Businessman Michael Spavor and former diplomat Michael Kovrig were detained separately in December, shortly after Canada arrested Huawei chief financial officer Meng Wanzhou in Vancouver on a U.S. extradition warrant.
Trudeau has condemned the detention of the Canadians as “arbitrary.”
Following the rejection of Trudeau’s request for phone conversation with Li, a Chinese court sentenced Schellenberg to death in a sudden retrial, escalating an already tense situation.
The heavily redacted 10-page briefing note prepared in advance of the call — dubbed “Outreach to Prime Minister Li Keqiang of China” — provides the first public glimpse into Trudeau’s behind-the-scenes efforts to engage the Chinese government directly. It involved the highest level of Canada’s bureaucracy and was led by Greta Bossenmaier, Trudeau’s national security and intelligence adviser.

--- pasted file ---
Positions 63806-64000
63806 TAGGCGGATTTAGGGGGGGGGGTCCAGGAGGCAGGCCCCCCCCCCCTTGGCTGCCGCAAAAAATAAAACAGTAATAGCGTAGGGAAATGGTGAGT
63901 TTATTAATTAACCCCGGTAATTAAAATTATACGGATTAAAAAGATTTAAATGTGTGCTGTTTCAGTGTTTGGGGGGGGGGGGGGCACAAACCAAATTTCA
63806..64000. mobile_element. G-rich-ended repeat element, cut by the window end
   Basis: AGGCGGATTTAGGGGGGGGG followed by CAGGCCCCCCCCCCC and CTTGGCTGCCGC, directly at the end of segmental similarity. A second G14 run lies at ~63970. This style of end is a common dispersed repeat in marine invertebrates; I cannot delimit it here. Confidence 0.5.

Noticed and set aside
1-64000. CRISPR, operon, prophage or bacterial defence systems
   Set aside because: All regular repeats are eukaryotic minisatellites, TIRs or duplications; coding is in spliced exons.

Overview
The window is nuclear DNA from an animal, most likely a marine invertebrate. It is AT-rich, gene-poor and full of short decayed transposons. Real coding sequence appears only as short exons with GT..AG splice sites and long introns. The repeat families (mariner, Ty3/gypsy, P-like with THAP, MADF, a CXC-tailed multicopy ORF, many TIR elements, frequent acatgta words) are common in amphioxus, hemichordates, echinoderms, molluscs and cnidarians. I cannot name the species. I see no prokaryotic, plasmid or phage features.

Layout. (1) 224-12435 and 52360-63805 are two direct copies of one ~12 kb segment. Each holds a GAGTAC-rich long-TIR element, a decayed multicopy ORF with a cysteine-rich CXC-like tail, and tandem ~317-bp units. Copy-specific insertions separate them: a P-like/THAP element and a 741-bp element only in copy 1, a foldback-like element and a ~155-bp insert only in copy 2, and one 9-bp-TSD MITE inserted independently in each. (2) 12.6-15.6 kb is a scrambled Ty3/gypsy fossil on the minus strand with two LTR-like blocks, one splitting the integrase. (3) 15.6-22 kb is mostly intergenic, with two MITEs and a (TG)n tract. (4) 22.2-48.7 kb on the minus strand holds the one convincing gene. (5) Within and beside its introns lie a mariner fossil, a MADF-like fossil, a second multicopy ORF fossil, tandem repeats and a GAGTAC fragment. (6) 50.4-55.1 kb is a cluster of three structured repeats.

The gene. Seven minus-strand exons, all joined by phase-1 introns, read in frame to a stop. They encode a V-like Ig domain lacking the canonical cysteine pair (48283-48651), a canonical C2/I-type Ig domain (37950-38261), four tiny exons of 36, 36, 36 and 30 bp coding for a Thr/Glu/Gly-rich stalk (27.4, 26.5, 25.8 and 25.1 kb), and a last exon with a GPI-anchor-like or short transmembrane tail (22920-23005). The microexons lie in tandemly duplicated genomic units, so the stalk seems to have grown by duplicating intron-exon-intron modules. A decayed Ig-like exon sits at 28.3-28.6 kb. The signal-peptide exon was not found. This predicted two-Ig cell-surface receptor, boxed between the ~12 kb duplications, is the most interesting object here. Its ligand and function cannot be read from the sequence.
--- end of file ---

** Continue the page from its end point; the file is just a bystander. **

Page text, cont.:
The note, marked “secret”, was obtained by CBC News under the federal Access to Information Act.
It outlines preparations that took place as the diplomatic rift between the two countries deepened.
Trudeau and Li last met in late 2018 at the ASEAN summit in Singapore, something the prime minister’s advisers saw as an opening for discussion.
“It was a pleasure to see you in Singapore in November. It was a good opportunity to review the many important mutually beneficial areas of cooperation,” say the suggested introductory talking points prepared for Trudeau and listed in the briefing note.
The Chinese Embassy in Ottawa and the Chinese Foreign Ministry in Beijing did not immediately respond to CBC News’ request for comment about Trudeau’s request.
Roland Paris, a former foreign policy adviser to the prime minister, said the documents suggest the rejection is all part of China’s strategy.
“If indeed China refused to arrange this call, then it would be consistent with China having frozen communications between our two countries, including at very high levels,” said Paris, now an associate professor of public and international affairs at the University of Ottawa.
“Canada is stuck in an extremely difficult situation with very little leverage, and our relations with China will probably remain frozen, at least until Ms. Meng’s extradition hearing is resolved.”